Much is made of death and taxes, their unavoidability, the fact that they are always hanging, ominously, just over our shoulders.
By Annabel Monaghan
Much is made of death and taxes, their unavoidability, the fact that they are always hanging, ominously, just over our shoulders. Death comes but once in a lifetime, and taxes turn up just once a year. Dinner, on the other hand, happens every day — without fail. Every time I start chopping an onion I think, “Wait. Didn’t I just make dinner?” No, I’m afraid that was yesterday. And tomorrow.
The four o’clock panic starts with the slight grumbling of my stomach and ends like a game show. I suddenly remember about dinner – which makes me feel kind of dumb. This isn’t my mother-in-law’s birthday or Little League sign-up. It’s the main part of my job. When dinner catches me unprepared, I stand in front of my refrigerator and will it to yield a meal. Let’s see, I have half a head of broccoli, a handful of mushrooms, two chicken breasts, and a hamburger patty. As a general rule, if I have an onion I can turn anything into dinner.
There are ways around dinner, including ordering in or buying frozen entrees, things I have been brainwashed to think are worse than tax evasion. Blame my mother. She saw dinner as something more than a plate full of soon-they-won’t-be hungry. It was a ritual of sorts, the preparation of the food being an offering to the time that we would all sit together in festive communion. She would return from a full day of work, somehow with groceries in hand, and happily start cooking. She found it meditative and often said that the most relaxing part of her day was the chopping and sautéing. I guess it takes all kinds.
Sadly, I don’t see making dinner as the creative, magical experience that my mom did. This is partially because she was a joy-is-in-the-journey sort and I am more of a let’s-get-stuff-done person. It is also because I am raising kids in an era where they are allowed to have preferences. (I’m not sure whom to blame here, but I’d like to blame somebody). When I was a kid, there was dinner. And there were kids starving in Africa. Period.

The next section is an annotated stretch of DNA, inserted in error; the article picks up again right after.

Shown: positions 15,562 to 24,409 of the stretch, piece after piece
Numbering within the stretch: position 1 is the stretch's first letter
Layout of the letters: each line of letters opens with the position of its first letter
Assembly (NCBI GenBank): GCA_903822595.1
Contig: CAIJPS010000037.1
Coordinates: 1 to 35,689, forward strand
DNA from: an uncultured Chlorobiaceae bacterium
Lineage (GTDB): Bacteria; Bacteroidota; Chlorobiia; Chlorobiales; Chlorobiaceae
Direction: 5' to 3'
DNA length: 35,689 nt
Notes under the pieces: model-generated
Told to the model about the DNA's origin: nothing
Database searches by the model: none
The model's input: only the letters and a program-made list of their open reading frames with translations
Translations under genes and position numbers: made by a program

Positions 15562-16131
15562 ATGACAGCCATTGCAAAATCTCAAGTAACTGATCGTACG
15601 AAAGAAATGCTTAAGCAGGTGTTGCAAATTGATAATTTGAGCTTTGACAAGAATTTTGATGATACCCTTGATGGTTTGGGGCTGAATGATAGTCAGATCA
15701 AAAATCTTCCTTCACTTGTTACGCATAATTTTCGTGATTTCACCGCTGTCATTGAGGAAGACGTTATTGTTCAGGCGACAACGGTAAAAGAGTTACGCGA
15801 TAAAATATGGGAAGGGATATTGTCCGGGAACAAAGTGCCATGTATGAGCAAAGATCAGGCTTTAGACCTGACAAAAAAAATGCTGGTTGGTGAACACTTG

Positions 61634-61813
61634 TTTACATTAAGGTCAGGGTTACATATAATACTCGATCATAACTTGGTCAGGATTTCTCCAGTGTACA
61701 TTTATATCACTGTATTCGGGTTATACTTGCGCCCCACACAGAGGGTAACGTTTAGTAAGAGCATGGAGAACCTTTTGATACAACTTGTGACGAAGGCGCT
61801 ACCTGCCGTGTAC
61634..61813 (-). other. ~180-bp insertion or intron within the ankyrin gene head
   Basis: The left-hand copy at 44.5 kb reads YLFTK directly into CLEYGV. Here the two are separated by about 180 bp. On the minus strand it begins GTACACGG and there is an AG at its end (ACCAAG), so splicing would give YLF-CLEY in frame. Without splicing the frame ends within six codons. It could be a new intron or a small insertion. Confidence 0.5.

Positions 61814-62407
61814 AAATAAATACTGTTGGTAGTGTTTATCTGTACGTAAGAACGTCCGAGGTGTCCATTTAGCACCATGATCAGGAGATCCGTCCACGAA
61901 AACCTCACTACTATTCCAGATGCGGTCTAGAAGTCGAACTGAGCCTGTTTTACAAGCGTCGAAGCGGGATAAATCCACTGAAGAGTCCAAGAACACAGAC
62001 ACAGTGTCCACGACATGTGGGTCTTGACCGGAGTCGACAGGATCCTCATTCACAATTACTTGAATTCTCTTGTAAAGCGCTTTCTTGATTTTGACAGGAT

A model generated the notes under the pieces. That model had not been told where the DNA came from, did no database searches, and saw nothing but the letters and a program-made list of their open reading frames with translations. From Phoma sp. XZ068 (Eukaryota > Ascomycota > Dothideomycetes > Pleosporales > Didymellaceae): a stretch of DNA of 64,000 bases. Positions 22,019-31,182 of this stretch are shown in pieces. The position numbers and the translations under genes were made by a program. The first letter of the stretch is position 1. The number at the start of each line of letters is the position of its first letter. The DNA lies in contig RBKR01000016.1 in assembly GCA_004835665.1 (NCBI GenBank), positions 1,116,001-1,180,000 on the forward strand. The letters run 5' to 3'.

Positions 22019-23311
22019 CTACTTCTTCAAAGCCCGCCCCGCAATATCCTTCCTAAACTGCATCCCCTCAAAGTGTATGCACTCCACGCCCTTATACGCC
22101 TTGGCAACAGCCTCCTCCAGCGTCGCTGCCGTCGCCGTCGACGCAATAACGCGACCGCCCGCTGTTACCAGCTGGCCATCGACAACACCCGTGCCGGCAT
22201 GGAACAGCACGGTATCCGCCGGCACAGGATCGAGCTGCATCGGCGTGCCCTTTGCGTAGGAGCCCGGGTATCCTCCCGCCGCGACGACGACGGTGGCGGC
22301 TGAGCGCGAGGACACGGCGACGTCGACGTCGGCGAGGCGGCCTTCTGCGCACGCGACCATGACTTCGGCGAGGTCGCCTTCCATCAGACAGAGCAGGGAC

My approach to making dinner is more like a decision science exercise, where you are trying to get two-dozen shipments of coal to several locations, at the highest speed with the lowest cost. The meal itself is a formula: a protein, a starch, and a vegetable. And I seek to maximize enjoyment and minimize complaints by reviewing the gourmet idiosyncrasies of my picky audience. I stroll through the supermarket aisles sorting through which kid eats green beans, but not carrots. Which one won’t eat cheese, but likes fish. Which one likes turkey meatballs, but not turkey burgers (FYI: the ingredients are identical). In the end, we just eat a lot of chicken.
For two magical weeks last winter, I discovered the crock-pot, a shortcut I think my mom would have approved of. It involved the same nurturing chopping and sautéing, but just at a time of day when I still had a little life in me. I loved that crock-pot, the feeling of being done with dinner at 9 a.m. It was as if I’d beat the system by paying my whole day forward. But then the inevitable happened — one child rejected the crock-pot. All of its meals were too saucy. Too saucy? I had a million comebacks, but this is the one kid who never gives me a hard time about Brussels sprouts, so I retired that blessed appliance to a high shelf.
Many families have mealtime rules. No phones at the table. No discussing politics, religion, or bathroom mishaps. My kids are allowed to talk about anything they want as long as it’s not food. If they can’t talk about food, it’s impossible for them to comment on which food groups are touching. Or lumpy. Or burnt. It’s been a small victory to listen to any number of dirty jokes in lieu of “Is this a different kind of potato? I liked the other kind of potato…”
Even though I am not the passionate cook that my mom was, I do still love the communion of dinner. The sitting down, the pause. Sometimes dinner is the first time I’ve sat down all day without a laptop or a steering wheel in front of me. “What happened today?” can be hard to answer because so much happened, so fast. The bad things are funny in the retelling, which makes the dinner table a place to re-frame your experience. “You got knocked down on the playground?” “A lady yelled at me in the CVS parking lot!” We all laugh. We all learn a few dirty jokes.
On the days when we can all sit down together to eat, I feel as if I have been involved in something sacred. It’s probably for the best that there’s no way around dinner.